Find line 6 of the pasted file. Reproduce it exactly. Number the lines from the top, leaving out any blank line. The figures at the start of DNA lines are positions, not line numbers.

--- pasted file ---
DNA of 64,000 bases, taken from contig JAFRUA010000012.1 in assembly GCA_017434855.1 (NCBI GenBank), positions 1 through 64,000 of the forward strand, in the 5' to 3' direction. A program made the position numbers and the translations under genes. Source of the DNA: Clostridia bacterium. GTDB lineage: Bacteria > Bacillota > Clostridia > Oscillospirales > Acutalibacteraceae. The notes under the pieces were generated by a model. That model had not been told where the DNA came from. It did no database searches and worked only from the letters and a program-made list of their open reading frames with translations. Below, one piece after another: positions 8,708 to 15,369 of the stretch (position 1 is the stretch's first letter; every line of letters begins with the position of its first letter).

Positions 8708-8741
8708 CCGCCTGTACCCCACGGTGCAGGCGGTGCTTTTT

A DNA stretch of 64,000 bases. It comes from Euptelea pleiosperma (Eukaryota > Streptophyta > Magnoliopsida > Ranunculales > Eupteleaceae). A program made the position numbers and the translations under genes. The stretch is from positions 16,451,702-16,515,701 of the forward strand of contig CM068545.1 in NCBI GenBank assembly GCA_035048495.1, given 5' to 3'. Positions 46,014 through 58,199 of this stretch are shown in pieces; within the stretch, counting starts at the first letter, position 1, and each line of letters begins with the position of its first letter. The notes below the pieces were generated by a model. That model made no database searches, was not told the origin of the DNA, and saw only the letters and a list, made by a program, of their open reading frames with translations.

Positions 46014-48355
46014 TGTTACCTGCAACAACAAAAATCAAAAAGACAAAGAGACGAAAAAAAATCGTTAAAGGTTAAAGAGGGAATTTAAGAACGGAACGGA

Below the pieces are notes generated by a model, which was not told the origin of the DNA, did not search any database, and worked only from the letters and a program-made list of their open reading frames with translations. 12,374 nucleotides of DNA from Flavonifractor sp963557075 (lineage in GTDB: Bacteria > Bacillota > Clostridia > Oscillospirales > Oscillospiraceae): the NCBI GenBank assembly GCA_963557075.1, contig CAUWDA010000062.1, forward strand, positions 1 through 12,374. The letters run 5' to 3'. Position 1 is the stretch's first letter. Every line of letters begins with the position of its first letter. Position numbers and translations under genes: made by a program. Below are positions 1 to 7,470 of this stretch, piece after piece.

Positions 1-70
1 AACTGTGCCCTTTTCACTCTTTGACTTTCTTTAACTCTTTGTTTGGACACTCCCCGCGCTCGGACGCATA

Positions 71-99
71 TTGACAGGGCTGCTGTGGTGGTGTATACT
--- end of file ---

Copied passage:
46014 TGTTACCTGCAACAACAAAAATCAAAAAGACAAAGAGACGAAAAAAAATCGTTAAAGGTTAAAGAGGGAATTTAAGAACGGAACGGA